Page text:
And so, her therapists taught her a more productive outlet for her anger. When she felt frustrated or overwhelmed, she was simply to say, "I'm mad," and she'd get a break. It worked like a charm.

It also created a master manipulator, because nothing makes Daddy want to buy her a pony more than a quavering, breathy, "I'm sad," delivered with a quivering lower lip and tear-filled eyes.

So, with that in mind, I extracted a promise from KatyBeth. Whenever she became frustrated in class, she was to push the paper away, announce, "I'm frustrated," and count slowly to 10, eyes closed. And when she opened her eyes, she was to pick up where she left off, and go slowly and methodically this time around.

Not only that, she was to personally apologize to her teachers and her aide, and tell them her strategy for dealing with frustration in the future. I wanted to walk her to class and personally see to it that she delivered the apology I required, but she begged me to allow her to do it on her own. I relented, with the understanding that if the apology was not delivered, or her teachers reported even one more instance of unacceptable behavior, Horrendous Parental Wrath would ensue.

Today I spoke to her teachers, and not only did they give glowing reports on her behavior, but her common assessments (the BIG tests) included the first A's in math she has received all year. Consequently, when she gets her report card tomorrow, it will be straight A's, and not the lonely B in math we've come to expect.

The topper was that Katy herself marveled, "Dad, that count to 10 and slow down stuff really worked!"

And that, my friends, is yet another reason my daughter kicks nine kinds of ass.

I'm so proud of her, I might just go buy her a pony.

*Spare me your editorializing on corporal punishment, please. I don't believe in spanking as a primary form of discipline, but I believe other forms of discipline are more effective if the prospect of spanking is kept on the table. It also has not escaped my notice that, invariably, the parents I have met who are vehemently opposed to spanking their children are raising unruly, disrespectful little monsters I would gladly urge to go play in traffic.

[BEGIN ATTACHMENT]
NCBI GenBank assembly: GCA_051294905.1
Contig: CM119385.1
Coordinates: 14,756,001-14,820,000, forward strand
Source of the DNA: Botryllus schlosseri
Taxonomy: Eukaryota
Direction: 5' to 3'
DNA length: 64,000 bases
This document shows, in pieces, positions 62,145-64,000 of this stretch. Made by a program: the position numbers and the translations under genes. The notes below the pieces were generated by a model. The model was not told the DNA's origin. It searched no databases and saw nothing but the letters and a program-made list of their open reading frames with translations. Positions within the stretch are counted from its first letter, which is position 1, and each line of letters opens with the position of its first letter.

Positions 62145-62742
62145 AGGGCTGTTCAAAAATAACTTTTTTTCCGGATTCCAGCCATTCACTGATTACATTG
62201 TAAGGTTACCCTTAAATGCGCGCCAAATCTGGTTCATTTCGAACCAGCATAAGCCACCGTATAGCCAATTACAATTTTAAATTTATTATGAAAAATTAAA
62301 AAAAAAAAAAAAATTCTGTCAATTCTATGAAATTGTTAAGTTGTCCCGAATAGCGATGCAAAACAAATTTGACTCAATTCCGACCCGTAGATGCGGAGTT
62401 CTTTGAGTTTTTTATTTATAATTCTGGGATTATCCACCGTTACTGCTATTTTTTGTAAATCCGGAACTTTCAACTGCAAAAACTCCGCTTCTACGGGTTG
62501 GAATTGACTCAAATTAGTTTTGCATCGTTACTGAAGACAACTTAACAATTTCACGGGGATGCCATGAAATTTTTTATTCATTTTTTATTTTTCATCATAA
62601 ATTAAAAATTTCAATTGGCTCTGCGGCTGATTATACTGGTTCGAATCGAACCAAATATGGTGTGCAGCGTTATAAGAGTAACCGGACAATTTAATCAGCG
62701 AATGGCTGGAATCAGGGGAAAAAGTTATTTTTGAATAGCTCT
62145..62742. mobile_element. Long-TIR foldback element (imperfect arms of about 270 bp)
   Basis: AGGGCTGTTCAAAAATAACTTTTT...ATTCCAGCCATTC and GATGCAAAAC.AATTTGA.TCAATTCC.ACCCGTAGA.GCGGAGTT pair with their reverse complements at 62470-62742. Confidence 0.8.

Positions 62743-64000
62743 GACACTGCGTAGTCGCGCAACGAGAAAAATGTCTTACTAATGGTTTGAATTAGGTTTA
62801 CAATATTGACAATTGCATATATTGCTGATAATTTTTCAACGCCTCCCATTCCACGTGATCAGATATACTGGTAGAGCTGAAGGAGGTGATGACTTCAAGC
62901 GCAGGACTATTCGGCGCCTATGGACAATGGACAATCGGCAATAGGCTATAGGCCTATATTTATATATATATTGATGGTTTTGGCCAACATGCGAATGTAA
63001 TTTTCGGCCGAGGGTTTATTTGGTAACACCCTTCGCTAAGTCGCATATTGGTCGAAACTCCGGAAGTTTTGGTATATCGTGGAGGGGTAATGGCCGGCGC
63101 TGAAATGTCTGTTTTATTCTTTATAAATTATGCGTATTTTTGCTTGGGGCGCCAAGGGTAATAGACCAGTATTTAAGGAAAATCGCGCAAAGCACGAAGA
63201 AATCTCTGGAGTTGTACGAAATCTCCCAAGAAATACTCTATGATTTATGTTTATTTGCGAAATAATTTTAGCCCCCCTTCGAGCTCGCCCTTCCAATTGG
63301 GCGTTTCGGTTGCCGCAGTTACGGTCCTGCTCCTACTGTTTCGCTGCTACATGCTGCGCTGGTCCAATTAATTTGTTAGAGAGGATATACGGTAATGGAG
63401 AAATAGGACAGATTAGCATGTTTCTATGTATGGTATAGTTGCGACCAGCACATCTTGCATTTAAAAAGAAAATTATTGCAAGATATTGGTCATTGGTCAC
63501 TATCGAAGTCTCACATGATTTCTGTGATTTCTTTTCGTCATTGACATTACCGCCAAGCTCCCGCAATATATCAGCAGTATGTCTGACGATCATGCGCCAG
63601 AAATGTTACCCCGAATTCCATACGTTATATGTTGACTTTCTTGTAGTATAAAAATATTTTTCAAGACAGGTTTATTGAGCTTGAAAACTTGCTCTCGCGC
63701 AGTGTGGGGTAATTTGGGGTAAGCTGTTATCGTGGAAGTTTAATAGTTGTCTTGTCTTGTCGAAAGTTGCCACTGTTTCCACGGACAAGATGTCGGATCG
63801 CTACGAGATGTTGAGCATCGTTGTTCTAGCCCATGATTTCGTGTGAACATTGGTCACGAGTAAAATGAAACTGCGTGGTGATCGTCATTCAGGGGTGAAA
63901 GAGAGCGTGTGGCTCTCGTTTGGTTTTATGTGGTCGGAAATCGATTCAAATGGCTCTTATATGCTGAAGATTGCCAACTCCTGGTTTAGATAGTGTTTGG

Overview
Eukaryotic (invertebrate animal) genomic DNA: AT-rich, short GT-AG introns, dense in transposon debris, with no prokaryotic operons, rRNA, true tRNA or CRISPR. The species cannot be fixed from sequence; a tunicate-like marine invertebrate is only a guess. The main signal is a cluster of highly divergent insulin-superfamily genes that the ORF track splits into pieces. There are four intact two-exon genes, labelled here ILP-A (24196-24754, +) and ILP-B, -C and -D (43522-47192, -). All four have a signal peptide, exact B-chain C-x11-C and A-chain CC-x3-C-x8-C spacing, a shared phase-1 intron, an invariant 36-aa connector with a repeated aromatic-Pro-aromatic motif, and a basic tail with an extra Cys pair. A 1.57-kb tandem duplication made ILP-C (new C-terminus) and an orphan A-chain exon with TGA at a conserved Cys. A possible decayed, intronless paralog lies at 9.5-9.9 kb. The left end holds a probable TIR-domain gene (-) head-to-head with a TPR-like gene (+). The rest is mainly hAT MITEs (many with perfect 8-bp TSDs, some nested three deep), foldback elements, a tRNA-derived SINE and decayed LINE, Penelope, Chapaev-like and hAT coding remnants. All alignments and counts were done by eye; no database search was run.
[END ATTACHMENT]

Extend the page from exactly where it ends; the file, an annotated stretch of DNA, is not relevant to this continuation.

• http://www.facebook.com/profile.php?id=100000136827582 Kenneth Reed

    Awesome Job Kelly!. Make sure you pass on a “Great Job!” to KB for me.

  • Lynda M O

    Atta boy, Dad, coping skills are some of the best skills we can teach our kids. There are times when I wish I had done better but–moving forward and still learning as we go promotes what we need to succeed.

  • http://www.facebook.com/people/Bob-Mueller/543351583 Bob Mueller

    She couldn’t kick ass without the parental support. You and momma deserve some of the credit.

    Go KatyBeth!

  • FarmGirl

    Don’t buy her a pony, unless you really luck out ponies, as a rule, are mean and nasty little things. If you want to buy her an equine look for a trail horse that’s about ready to retire. No, she won’t be able to get on by herself for a long time, but with careful selection, an older horse not quite up to serious trail riding anymore will give her years of enjoyment and be dead. freakin. broke. That way, it’ll be happy to just lollygag around, and won’t be likely to freak out at the sight of new things.

  • FarmGirl

    Just a reminder, but tell miss Katy Beth that I said awesome job. I just got so excited cause I’ve been SAYING you should get her a horse since… oh, the first time I met her? :P

  • http://www.facebook.com/profile.php?id=709004537 Edd Flammer

    One of the things that I love about your blog is that in addition to learning about EMS you have posts like this that remind us what really matter is what we go home to at the end of the day. You really are a great dad.

  • student paramed

    My daddy bought me a pony cos I was sad…..

    11 years later, I still haven’t been able to figure out how to thank him. And ponies are awesome.

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Kelly Grayson